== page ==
We reject the notion that religion should present a series of wedge issues useful at election time for energizing a political base. We believe it is God's work to practice humility, to wear tolerance on our sleeves, to reach out to those with whom we disagree, and to overcome the meanness we see in today's politics.

For us, religion should be inclusive, and it should seek to bridge the differences that separate people. We do not exclude from worship those whose opinions differ from ours.
The faith trotted out by the "Christian right" isn't anything like the Christianity I know. The Christianity I know isn't cruel or mean-spirited. It's the about loving your neighbor and standing up for the opppressed.

The last couple of weeks on Speaking of Faith has been on Einstein and ethics. Very interesting!

14 December 2005

Ya, I brought it in for everyone... or, Who's a chump?

Well today I demonstrated my chumpness yet again. I bought this beautiful Celebrate box, full of dips and pretzels -- yum! -- from a co-worker. I planned to send it to a friend for Christmas. I picked up my box this morning. Then I set it down on the counter -- the snack counter -- by the water cooler. I opened up the box and looked at the contents. Then I went to the water cooler and filled up my water bottle. Then totally forgetting the box that I had opened 45 seconds before, I went back to my desk.

A couple of hours later I was down the hall from the snack counter and noticed the box on the counter. "Hey, that's my box," I thought to myself. Several of the items inside were open and obviously being eaten. I walked back there to be sure. Sure enough. I busted a gut at my chumpness.

The people who dove into it felt really bad. I told them it was my own fault for leaving it, open, on the snack counter. And, I said, it would keep me laughing all day. I left it out in my area for co-workers to finish off. Everyone thought I was being so nice. Mmmm... yah... I brought it in for all of us to enjoy!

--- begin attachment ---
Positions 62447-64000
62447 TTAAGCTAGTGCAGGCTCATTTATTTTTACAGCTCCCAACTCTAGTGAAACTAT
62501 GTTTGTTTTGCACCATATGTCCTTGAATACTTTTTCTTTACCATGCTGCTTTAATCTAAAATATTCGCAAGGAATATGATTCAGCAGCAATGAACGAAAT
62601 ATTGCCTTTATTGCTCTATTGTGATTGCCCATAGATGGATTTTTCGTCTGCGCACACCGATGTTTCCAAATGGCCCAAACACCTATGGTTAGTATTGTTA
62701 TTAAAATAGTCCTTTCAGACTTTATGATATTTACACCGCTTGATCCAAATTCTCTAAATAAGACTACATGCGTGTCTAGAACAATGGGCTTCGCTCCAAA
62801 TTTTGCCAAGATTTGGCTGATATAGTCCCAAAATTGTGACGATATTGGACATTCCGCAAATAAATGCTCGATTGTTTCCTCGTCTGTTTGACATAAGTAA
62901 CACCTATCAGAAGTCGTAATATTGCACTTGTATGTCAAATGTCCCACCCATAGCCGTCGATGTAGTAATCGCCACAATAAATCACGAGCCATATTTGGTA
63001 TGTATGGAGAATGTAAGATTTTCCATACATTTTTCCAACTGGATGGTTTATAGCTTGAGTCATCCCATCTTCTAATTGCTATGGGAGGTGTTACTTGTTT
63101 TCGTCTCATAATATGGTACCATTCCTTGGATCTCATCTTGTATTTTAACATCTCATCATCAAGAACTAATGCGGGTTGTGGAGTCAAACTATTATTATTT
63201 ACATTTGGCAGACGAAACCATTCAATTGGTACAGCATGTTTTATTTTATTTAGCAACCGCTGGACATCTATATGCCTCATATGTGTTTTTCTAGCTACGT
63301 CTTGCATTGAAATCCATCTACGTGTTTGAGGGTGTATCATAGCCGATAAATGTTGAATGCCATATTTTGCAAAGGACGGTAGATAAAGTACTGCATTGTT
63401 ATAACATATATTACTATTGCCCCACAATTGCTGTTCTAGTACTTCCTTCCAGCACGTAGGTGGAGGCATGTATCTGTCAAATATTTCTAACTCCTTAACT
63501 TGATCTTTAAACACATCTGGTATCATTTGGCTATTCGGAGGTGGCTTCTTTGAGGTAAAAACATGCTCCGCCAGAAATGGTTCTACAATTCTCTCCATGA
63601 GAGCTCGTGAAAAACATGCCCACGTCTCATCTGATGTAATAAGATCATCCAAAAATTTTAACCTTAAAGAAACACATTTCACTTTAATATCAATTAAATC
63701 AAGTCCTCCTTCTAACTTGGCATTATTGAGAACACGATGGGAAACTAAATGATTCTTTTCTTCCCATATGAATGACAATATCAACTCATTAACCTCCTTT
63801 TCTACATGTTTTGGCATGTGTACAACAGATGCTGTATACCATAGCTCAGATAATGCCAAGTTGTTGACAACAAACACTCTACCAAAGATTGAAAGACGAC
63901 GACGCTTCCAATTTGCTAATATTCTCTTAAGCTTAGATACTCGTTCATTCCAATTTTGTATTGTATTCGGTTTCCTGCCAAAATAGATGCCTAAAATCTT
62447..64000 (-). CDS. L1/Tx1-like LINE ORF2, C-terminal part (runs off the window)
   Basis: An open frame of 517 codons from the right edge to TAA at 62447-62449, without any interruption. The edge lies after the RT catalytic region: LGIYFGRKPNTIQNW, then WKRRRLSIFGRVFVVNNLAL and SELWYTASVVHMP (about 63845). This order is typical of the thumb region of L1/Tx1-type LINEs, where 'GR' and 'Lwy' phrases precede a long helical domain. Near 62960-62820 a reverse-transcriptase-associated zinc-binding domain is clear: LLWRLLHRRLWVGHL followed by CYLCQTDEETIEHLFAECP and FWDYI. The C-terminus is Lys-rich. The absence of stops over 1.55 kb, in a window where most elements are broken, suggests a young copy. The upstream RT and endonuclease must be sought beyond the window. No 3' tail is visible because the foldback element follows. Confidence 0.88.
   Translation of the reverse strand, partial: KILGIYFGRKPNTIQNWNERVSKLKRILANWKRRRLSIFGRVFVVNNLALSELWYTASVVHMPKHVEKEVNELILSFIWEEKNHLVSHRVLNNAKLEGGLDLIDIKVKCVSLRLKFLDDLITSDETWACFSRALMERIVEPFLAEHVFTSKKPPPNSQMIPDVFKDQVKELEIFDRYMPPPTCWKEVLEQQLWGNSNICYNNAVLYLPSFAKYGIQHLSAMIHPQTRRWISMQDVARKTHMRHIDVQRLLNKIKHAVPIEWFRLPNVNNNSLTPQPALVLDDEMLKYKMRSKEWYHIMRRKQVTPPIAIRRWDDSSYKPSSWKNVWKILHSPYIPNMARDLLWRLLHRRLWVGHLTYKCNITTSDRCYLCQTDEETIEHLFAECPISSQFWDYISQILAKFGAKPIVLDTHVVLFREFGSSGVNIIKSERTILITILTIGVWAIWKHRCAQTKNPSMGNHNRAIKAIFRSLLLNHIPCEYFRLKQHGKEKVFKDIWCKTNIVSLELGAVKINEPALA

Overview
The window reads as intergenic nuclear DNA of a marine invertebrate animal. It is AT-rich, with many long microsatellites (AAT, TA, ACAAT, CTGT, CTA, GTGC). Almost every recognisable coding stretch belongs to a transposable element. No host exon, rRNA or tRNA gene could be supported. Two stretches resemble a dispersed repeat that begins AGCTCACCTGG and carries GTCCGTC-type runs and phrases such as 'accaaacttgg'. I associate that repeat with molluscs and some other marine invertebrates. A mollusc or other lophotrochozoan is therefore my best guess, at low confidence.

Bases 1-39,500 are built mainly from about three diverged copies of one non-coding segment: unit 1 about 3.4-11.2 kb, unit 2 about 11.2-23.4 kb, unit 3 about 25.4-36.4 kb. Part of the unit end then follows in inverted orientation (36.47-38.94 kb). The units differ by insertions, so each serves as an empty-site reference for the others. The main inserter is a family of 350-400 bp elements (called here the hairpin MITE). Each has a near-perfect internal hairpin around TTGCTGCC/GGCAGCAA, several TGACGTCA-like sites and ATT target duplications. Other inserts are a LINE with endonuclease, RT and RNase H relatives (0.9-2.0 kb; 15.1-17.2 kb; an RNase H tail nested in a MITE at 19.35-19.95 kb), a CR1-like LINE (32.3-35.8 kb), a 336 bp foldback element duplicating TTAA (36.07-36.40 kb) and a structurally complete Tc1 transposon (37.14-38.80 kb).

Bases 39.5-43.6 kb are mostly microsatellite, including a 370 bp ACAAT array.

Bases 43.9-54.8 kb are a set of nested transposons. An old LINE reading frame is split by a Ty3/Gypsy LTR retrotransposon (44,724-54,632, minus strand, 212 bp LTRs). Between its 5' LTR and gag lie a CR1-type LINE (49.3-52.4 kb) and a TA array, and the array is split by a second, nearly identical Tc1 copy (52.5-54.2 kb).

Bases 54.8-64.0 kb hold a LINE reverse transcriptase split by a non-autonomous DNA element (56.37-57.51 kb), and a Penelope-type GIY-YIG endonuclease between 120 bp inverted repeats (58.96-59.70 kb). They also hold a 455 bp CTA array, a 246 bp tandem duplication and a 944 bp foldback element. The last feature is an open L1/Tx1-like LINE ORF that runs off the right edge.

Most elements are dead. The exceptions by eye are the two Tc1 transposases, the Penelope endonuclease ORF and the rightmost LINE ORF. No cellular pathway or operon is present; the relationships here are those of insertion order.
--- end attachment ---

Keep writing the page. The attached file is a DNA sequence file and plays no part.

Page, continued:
Here's what it looked like after we'd been at the box for awhile.


I'm not one to get all excited about household gagdets but I asked for the scumbuster for Christmas. There's something appealing about going after gunk with a cordless, spinning brush. Also, it might be a good personal safety device.

12 December 2005

You've heard this sweet story; here it is again

This story came around on e-mail the other day. I thought it was so incredibly sweet. Then I deleted the e-mail by accident. I searched for it online and was delighted to find out, via snopes.com, that it's true!

These twins were only two pounds at birth (1995). One wasn't expected to live. A nurse put them in the same incubator and the stronger twin put her arm over her sister. The sister's heart rate and temperature began to stabilize. To read more, click here.

At www.snopes.com you can check out all the parking-lot safety, latest scam, etc., e-mails.

11 December 2005

Top 10 foods

Jude and I had this list going way before there were blogs. However, we called it the "if I go to the chair" list. As in, if I go to the electric chair, these are the foods I would request for my last meal. There are 10 but I didn't number them. Ranking was just too difficult.

  • Chicken tikka masala
  • Combination plate at Jerusalem's (shawirma, hummus, falafel...)
  • Strawberries
  • Guava juice
  • Squash
  • Bananas
  • Cheese and tomato sandwich on olive basil bread from the deli in Thun
  • My grandma's rosettes
  • Red licorice
  • Dark chocolate

10 December 2005

World Cup language primer

The story below reminds me of reading about the football hooligans in the Guardian during the 1980s -- thanks to an awesome professor, Marjorie Deakin, may she rest in peace.

I keep thinking going to the World Cup, in Germany!, would be the coolest thing in the world. Then I read things like this that remind me of the tertiary goings-on.

"He puked his guts up? Nice...
, Germany
(Reuters) - The British embassy in Germany launched a new website for the 2006 World Cup on Friday that includes handy German phrases for England fans, such as "He was sick as a parrot" or "He puked his guts up."